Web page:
One last observation: Bolaño achieves his cosmopolitan texture honestly. Mexico, Italy, Spain, Great Britain, the US: his evocation of place appears effortless but is the opposite. With just a word or two about a street or a quick meal he somehow summons whole cultures, great depths of variety evoked with tiny details. In The Savage Detectives there was a sense that his persuasive conveying of place was a result of his own vagabondage, and I think that's true; in 2666 we can see that a tremendous amount of research went into the production of the manuscript. This is yet another expression of Bolaño's humility in the face of reality: reality, something a thousand times more bizarre, compelling, obscene and important than anything that anyone could make up. This is the lesson of history.

What a blessing to have this funny earnest writer who gives and gives and gives.

Thursday, May 6, 2010

Cheikh Hamidou Kane's Ambiguous Adventure

Cheikh Hamidou Kane's L'aventure ambigue (1961; Grand Prix Litterature d'Afrique Noire, 1962) is another volume from Heinemann's historic African Writers Series. It is Kane's first novel and his most significant work (he spent much of his later life as an administrator for the Senegalese government), written while he was a philosophy student in Paris in the 1950s. It is autobiographical at a deep level, as the protagonist Samba Diallo is born of a high-status family (the "Diallobe"; Kane is of a Fulani political family), receives a traditional Koranic education (i.e. memorizing the Koran) as a child and is then sent to receive a "Western" education in Paris for the anticipated benefit of his society: all in common with Kane himself.

The novel is highly didactic, consisting mostly of dialogues between Samba Diallo and his elders, teachers, and a family of African acquaintances in Paris. The language is elevated and elegant (my Heineman edition is an English translation by Katherine Woods), and the movement from childhood through college and final return to Africa is artfully handled with a sometimes dream-like atmosphere and some nice descriptions of the African sky. Having said that, it is patently a vehicle for a sustained discussion of the relationship of the materialist "West" and traditional religious philosophy. In this case that religion is Islam, which makes the book timely for contemporary readers but also separates it from much of the African literature of the time in that it lacks some of the specificity of place (and ethnicity) one finds in other period works.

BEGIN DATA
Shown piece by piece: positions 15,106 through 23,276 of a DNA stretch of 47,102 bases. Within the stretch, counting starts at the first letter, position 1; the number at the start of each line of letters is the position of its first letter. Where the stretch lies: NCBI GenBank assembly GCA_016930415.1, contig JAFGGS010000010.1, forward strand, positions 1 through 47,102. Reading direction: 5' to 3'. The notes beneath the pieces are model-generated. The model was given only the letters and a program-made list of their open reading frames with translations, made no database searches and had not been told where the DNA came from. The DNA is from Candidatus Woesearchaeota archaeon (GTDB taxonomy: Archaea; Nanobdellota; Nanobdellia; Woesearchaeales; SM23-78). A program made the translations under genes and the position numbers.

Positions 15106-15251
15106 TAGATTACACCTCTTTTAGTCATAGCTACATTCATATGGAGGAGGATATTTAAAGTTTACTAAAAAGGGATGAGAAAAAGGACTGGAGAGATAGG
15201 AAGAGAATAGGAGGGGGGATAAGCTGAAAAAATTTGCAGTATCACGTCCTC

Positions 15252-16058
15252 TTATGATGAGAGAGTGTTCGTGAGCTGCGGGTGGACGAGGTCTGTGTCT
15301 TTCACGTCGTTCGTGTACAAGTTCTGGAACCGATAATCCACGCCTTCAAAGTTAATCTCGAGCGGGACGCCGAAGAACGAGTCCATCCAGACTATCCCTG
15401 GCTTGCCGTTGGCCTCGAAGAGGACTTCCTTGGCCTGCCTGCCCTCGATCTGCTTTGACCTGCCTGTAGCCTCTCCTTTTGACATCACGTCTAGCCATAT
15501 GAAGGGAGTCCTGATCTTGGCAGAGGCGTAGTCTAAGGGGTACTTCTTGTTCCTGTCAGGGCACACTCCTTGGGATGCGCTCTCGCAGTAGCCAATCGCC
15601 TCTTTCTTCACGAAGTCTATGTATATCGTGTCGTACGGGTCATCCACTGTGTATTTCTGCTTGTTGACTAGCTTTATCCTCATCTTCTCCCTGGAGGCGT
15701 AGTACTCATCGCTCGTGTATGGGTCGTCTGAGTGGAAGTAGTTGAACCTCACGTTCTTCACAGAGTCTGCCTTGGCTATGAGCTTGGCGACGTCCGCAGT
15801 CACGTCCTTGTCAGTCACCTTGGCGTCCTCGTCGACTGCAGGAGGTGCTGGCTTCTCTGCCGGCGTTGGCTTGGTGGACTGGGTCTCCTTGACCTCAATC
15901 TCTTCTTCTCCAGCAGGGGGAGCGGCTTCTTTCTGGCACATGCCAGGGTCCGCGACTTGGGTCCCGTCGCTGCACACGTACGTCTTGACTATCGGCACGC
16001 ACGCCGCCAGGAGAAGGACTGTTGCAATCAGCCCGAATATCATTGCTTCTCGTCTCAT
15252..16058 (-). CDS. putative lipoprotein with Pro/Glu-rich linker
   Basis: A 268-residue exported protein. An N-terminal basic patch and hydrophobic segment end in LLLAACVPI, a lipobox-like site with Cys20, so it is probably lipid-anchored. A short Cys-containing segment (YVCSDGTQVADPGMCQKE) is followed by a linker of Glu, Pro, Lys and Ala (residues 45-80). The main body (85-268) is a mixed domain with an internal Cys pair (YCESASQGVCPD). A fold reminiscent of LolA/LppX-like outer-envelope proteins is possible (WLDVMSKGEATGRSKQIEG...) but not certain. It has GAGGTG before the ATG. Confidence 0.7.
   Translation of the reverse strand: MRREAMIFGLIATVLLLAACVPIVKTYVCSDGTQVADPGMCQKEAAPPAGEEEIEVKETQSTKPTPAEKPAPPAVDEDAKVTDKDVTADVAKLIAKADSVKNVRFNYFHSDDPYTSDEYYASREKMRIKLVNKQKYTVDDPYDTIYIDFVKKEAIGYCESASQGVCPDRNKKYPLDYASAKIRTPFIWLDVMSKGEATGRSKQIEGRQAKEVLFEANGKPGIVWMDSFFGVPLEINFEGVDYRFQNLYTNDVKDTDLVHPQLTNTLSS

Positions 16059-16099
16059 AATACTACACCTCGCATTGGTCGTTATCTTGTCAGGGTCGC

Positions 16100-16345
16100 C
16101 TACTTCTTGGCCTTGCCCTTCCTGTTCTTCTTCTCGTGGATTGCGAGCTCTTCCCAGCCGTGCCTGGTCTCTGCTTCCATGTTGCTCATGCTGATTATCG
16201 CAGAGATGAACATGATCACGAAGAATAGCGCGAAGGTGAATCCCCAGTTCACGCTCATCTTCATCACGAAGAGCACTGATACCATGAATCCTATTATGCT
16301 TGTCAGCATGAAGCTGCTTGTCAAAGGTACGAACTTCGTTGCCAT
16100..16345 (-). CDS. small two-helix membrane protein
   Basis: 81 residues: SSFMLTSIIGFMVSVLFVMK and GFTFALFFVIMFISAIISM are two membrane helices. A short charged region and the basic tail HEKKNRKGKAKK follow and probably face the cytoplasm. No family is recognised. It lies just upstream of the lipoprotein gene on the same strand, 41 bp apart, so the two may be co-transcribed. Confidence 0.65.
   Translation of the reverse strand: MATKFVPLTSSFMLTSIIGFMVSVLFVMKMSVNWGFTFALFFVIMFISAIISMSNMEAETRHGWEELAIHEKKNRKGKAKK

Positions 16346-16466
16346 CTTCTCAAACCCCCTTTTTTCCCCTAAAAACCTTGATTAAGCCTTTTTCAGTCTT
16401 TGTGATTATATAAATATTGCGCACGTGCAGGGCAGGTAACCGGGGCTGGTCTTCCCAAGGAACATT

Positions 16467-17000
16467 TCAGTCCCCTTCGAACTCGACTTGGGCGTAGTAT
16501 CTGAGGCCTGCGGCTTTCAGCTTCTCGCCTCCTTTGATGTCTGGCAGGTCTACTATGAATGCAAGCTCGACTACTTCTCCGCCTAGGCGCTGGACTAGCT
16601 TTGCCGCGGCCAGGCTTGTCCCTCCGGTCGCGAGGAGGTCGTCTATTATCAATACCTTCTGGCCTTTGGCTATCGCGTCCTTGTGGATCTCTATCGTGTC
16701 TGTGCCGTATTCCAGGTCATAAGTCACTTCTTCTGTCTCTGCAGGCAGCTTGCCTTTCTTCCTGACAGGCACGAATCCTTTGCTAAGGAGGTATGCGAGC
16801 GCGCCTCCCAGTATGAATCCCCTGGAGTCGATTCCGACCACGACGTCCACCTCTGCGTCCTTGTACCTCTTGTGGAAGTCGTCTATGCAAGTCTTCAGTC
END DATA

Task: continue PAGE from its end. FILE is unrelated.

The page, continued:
There is a psychological undercurrent here that I have not seen mentioned in any of the few scanty discussions of the book I can find by Googling around: the fact that the young man is sent by his elders to a faraway place where he loses his cultural bearings must have been a source of resentment. This after years at the Koranic school where his beloved teacher is very free with corporal punishment which here as in other African novels is presented in graphic detail but not obviously censured. Thus the reader must wonder if some of the internal conflict which is the subject of the book is displaced anger about the denial of self-determination experienced by a tribal scion. I note too that the narrative is coolly controlled and there is never any direct expression of anger, even as the book ends with the young protagonist's apparent death.

Meanwhile the overt message is that the loss of godliness, both in terms of religious dogma and personal spirituality, is too high a price to pay for the worldly advances of Western technological materialism. Of course this is an entirely conservative message. It is also a problem specific to sophisticated, educated elites in the post-colonial world - it is the problem of the college student. Thus the novel does not appear, from my attenuated, strange perspective, as progressive as it must have to African and French readers of the 50s and 60s.

If the status of religion in modern society is a serious interest, this book is an intelligent discussion of that. It also is written at a fine, elegant level. But it is ultimately an evangelical tract and a bit idiosyncratic compared to most of the novels in the African Writers Series.